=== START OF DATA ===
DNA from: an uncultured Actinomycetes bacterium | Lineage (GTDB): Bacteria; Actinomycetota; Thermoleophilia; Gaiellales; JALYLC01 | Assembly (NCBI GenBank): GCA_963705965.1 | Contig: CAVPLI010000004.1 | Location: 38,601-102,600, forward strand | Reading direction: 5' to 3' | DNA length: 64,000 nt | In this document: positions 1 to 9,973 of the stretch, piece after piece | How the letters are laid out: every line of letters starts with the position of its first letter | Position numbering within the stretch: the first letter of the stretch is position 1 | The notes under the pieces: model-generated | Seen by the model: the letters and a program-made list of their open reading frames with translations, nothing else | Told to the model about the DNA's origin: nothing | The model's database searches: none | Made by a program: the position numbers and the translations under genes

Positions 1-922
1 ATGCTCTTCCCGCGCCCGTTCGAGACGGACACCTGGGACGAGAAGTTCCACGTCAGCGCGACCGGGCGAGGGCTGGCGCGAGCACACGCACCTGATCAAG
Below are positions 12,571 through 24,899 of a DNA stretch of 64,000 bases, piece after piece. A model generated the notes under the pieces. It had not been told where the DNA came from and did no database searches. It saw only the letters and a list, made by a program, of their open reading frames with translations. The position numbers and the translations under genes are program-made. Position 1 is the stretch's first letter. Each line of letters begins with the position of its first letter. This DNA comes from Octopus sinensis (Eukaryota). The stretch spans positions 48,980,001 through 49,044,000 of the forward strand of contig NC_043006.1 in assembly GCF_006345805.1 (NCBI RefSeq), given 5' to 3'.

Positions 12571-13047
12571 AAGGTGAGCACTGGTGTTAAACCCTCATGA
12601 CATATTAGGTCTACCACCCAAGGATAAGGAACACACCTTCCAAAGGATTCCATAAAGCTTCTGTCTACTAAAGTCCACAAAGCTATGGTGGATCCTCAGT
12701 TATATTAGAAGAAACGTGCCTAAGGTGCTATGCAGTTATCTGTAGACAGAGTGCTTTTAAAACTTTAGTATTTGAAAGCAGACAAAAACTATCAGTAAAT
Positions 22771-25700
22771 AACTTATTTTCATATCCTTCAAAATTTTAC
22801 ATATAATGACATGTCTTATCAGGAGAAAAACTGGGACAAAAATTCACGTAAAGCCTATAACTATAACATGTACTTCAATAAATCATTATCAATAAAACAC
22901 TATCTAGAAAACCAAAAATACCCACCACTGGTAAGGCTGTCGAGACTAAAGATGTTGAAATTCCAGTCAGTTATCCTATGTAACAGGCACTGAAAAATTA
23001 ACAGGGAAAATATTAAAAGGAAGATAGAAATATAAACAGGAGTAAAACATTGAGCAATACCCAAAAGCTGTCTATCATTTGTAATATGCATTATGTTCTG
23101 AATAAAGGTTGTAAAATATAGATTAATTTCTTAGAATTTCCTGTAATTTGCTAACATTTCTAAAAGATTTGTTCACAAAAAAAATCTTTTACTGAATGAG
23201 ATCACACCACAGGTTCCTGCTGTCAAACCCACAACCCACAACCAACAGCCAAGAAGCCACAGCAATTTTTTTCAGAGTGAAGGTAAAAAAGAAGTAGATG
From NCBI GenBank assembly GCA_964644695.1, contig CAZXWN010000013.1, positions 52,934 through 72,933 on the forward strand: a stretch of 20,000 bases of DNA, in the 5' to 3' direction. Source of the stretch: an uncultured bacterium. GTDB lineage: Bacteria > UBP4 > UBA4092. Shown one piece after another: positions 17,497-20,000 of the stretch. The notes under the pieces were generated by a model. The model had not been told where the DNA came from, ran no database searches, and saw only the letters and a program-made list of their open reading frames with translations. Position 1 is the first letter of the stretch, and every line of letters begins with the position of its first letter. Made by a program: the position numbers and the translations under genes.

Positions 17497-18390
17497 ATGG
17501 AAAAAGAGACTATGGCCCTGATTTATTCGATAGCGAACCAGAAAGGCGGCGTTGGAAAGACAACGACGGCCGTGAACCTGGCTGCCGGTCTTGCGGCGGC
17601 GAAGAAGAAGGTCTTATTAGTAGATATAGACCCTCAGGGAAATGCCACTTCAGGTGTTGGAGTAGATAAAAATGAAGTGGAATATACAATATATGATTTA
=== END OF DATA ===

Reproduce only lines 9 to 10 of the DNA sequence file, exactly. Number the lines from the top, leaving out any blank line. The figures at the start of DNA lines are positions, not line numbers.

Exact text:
Positions 22771-25700
22771 AACTTATTTTCATATCCTTCAAAATTTTAC